I painted a nude man thinking it was a woman!
Anyway, I think I did.
This happened three years ago, and I still don’t know for sure.
“Can you paint a nude from a photo?,” a young gentleman asked on the other end of the phone line.
Of course I can, just bring it by and I’ll look at it and give you a price.
We met and he handed me a black and white three- by four-inch photograph of a nude from the back, with not an ounce of fat, a beautiful body with narrow hips. The right arm showed off a black bracelet and the hand meshed in thick black hair cropped at the back of the neck. A necklace was obvious from the chain dangling down the back. On the left ear was a hoop earring. The face was profiled in shadow. The body wore nothing except these three pieces of jewelry.
The bracelet was a gift and the gentleman gave me explicit instructions that it was very important that I capture it just as it was.
He began his story. It was a holiday on a Caribbean Island on the beach, and he wondered if I could incorporate the impression of a seashell into the painting.
Yes, I was on the right page; I felt that I had opened the book and was reading the story.
I will not disappoint you and the deadline is not a problem, I assured him. We agreed on a price. I asked him if he had a title. He wrote a name on the paper, “El Milagros.”
I carefully wrapped the photograph in the paper, knowing this was a treasure and I wanted to return it in the same condition.
Immediately ,I went into my studio and began to work on the drawing, making sure that every detail was measured perfectly. I understood the importance.
I had previously made arrangements for friends to come and stay in the guest house for the weekend. Ten of us were having a painter’s weekend. We would paint and critique each other’s work.
As one of the women looked at the painting she said, “Betty, I think it is a little masculine. The hand seems a little big for a woman’s hand.”
Another said, “I thought so, too.”
I contended that I had measured exactly. Then I told the story about the Caribbean experience and the seashell and passion this gentleman had. I was feeling embarrassed that maybe I was a little naïve. I couldn’t believe I had just painted a nude man and thought it was a woman.
Then, another person entered into the conversation. He thought the neck was a little stout to be a woman and, by the way, the nude was standing and looked like a man.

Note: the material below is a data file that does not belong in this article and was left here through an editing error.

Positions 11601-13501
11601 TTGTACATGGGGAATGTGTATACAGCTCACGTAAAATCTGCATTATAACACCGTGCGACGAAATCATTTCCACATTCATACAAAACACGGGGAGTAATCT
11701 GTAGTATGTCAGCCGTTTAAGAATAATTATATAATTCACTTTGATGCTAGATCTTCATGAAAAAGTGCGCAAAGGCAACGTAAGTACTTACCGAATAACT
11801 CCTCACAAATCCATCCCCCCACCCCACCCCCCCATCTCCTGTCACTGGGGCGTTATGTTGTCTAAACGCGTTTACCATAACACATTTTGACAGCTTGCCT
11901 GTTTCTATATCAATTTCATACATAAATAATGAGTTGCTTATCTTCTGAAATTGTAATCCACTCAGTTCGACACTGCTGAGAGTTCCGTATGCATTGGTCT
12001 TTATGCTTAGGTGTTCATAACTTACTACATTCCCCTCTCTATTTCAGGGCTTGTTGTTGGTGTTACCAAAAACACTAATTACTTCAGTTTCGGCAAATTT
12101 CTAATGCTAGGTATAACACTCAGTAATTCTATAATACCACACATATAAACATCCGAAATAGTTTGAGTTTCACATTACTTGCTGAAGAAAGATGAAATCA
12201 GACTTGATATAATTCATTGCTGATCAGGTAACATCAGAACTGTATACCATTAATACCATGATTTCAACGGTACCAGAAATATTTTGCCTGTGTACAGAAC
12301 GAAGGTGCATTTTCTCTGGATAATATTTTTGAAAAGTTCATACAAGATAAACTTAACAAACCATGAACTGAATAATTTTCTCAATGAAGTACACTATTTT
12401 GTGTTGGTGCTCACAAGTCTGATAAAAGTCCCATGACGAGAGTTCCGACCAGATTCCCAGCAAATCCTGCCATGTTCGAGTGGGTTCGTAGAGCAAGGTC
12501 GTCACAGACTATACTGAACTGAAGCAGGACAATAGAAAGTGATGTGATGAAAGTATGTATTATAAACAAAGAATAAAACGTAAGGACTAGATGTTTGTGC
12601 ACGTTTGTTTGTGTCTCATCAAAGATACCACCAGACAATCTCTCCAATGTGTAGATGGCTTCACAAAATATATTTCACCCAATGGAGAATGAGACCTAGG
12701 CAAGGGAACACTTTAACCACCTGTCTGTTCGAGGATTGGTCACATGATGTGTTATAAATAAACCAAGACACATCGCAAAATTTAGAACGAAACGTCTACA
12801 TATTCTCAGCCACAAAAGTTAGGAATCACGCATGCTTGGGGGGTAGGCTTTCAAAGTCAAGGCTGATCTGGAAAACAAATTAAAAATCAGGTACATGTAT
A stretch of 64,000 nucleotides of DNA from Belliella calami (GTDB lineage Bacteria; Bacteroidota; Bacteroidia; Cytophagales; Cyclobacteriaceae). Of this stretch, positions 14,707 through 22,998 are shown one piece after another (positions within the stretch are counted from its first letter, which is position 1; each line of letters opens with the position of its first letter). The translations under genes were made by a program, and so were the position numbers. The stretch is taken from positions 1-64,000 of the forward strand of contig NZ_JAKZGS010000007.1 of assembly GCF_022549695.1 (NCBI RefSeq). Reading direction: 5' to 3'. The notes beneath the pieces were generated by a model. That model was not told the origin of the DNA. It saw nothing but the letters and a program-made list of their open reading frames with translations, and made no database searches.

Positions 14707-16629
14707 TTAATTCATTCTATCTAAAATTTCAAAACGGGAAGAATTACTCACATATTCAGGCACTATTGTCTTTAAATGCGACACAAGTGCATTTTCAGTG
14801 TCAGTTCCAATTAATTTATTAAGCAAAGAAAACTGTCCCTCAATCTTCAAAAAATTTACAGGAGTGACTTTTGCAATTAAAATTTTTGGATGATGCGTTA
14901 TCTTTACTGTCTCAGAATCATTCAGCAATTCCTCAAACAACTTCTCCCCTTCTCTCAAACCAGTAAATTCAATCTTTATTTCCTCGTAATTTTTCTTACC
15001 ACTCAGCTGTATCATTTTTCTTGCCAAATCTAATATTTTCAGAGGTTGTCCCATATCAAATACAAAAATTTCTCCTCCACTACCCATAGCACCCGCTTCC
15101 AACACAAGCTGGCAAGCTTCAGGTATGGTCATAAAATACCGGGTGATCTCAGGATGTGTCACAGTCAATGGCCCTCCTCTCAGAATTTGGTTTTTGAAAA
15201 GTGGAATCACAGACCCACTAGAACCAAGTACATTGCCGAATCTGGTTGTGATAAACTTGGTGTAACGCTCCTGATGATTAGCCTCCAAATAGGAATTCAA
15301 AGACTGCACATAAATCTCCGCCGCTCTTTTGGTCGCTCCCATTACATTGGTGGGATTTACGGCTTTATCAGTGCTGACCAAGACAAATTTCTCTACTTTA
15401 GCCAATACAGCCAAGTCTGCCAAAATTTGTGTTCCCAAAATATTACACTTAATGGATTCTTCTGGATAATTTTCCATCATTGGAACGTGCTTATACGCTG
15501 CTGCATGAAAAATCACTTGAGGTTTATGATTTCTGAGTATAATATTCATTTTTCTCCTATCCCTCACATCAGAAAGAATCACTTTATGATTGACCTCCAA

Then Sweet Al came into the studio. Under a lit magnifying glass he examined it and examined it and examined it and said that he didn’t know. It must have been on his mind all night because the next morning the first thing out of his mouth was, “Do you think it is a man?”
He reminded me that when he first saw the photo, he told me to make the waist a little smaller.
I told him “no,” I was going to do it just like the photo.
Another guest posed from the back, cocked her hip and said, “This is the way a woman would stand and this nude is standing like a man.”
One of the male guests piped in and showed how a man would stand. Another woman said, “Look at my butt; it’s flat. It’s just like mine; it’s a woman.” The others disagreed.
I finished the painting, framed it, called the gentleman and we met at a coffee shop in town. I shuffled around, stammering and said that I was sure his friend would enjoy it. He noticed how I was trying to avoid the gender and he quickly said, “She will love it.
I still don’t know if I painted a woman or a man. I painted a beautiful piece of art with an impression of a turquoise seashell and titled it “El Milagros” (The Miracle). I also captured the gift on the arm.
I will never know who I painted. The photo was returned; the painting is hanging in someone’s home and, hopefully, they love it.
I’ll never know the real story. It was his story and apparently it was important enough to have it painted.
The final brushstroke: Allow yourself to become vulnerable to someone else’s story. It might bring a few anxious moments, a little embarrassment, but it will always bring new understanding about yourself and maybe a little enlightenment.
“Any fact facing us is not as important as our attitude toward it, for that determines our success or failure.” — Dr. Norman Vincent Peale
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